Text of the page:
The project’s core research questions, offering a critical re-examination of the concept of island life, are explored in a distinct sub-project which investigates the materials, methods of production and use of metal objects from Cyprus, Crete and Sardinia, dating from the Early Bronze Age to the beginning of the Classical period (ca 2000-500 BCE). As materials from Cyprus are particularly well represented in the collections of the Fitzwilliam Museum, conservation and scientific research has focused primarily on metalware from this particular island.
Both Fitzwilliam’s metal objects included in this research programme, as well as those objects on loan from Greece, Cyprus and Italy, respond to fundamental questions about connections between island identities, ways of making (in the form of metallurgical practices), and the use of metals in everyday life, in elite exchange or as part of funerary rites. In our research, we try to establish whether it is possible to detect different island identities through the study of the ways of making and engaging with metal objects and metallurgical practices from the three islands. For example, what types of metal artefact are common in different contexts or how these artefacts were used in the different contexts? Finally, we consider how such evidence of change in production methodologies, or the introduction of new techniques introduced across islands, is indicative of mobility of people and objects.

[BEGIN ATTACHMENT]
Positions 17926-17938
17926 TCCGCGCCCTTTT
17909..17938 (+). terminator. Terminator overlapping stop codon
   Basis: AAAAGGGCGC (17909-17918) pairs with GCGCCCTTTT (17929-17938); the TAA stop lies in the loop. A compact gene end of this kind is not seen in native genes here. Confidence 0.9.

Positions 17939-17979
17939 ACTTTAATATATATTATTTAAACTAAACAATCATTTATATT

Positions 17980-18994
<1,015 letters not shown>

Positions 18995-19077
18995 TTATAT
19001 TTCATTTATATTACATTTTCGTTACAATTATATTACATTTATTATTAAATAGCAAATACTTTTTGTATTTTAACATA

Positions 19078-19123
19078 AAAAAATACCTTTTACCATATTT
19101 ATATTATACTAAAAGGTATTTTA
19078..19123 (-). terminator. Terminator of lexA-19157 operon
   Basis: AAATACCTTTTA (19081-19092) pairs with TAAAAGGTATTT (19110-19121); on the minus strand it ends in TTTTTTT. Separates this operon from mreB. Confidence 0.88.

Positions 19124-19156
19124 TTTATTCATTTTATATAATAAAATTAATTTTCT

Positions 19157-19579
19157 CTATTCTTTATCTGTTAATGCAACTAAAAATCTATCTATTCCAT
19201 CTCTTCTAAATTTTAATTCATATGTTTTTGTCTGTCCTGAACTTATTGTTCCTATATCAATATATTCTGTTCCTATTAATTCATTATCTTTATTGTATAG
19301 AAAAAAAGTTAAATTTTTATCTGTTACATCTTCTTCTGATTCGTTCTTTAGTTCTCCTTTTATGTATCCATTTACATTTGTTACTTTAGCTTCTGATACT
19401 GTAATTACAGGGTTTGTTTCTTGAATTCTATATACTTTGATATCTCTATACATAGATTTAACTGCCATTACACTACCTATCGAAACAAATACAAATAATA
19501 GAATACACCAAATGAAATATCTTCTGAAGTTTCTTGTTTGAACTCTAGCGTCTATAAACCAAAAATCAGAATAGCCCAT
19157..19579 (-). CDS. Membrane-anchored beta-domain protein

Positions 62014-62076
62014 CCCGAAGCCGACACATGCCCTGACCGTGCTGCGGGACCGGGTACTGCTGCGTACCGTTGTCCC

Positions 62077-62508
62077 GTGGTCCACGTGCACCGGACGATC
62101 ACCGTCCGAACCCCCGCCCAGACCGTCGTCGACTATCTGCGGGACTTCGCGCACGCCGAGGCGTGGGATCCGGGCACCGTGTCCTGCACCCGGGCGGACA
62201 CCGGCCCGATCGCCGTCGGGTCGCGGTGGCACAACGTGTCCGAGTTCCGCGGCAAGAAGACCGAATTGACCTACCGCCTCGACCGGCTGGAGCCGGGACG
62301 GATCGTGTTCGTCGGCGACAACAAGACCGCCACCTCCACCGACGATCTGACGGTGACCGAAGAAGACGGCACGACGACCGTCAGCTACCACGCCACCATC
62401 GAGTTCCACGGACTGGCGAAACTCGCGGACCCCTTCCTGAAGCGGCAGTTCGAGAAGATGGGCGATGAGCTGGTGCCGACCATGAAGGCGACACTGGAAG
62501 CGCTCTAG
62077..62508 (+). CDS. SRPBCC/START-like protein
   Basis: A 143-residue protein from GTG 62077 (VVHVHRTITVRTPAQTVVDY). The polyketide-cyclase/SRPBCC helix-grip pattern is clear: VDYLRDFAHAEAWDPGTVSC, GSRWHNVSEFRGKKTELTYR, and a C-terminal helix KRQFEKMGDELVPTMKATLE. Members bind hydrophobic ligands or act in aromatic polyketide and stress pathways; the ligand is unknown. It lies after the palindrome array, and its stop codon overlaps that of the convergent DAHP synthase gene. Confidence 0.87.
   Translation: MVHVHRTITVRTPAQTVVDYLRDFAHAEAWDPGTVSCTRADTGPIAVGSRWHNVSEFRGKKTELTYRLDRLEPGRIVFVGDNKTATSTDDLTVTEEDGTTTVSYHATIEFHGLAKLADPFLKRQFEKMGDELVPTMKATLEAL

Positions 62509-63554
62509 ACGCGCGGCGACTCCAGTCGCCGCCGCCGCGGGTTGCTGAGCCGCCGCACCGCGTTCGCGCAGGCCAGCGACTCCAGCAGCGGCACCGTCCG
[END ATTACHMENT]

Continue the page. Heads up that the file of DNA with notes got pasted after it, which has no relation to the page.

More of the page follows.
Research on Mediterranean metallurgy for the Being an Islander project also focuses on typological groups of objects found on Cyprus, Sardinia and Crete, such as weaponry, pins and figurines. These have been investigated specifically in relation to the relationship between technologies and the mobility and interaction of people. A variety of scientific methods have been employed in studying metal objects from the Fitzwilliam’s collection. These include macro- and microscopic examination, computed tomography, XRF and, for study of an exceptional Archaic period (600-480 BCE) iron sword, microCT and SEM analyses. These investigations, which have provided information about the materials and technologies used in the manufacture of metal objects, as well as the use and reuse of objects in ancient times, have been carried out the project’s dedicated research conservator, scientific analyst and research associate (Susi Pancaldo, Dr Ema Bauzyte and Dr Jana Mokrišová, during 2019-2022).
Crete, Cyprus and Sardinia each have important metallurgical histories, and the study of metallurgy and trade in metals associated with the three islands has often been framed with an emphasis on the abundance and provenance of metal sources and finished objects. Objects forged from various metals (primarily bronze, copper, iron, gold and silver) and in various forms (vessels, weapons, tools, symbolic and cultic objects, jewellery and coins) presented an important part of life of ancient communities on all three islands. However, a focus on geographic parameters and the provenance of materials and objects can be limiting. A more meaningful understanding of the relationships of people across islands also takes into consideration the choices made in the selection of raw materials, in deployment of technological methods of manufacture and in the consumption of objects, made locally or imported.